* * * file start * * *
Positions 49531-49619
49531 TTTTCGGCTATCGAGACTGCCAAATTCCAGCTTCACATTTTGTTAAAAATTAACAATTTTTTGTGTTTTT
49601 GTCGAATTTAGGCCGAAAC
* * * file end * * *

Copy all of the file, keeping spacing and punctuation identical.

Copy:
Positions 49531-49619
49531 TTTTCGGCTATCGAGACTGCCAAATTCCAGCTTCACATTTTGTTAAAAATTAACAATTTTTTGTGTTTTT
49601 GTCGAATTTAGGCCGAAAC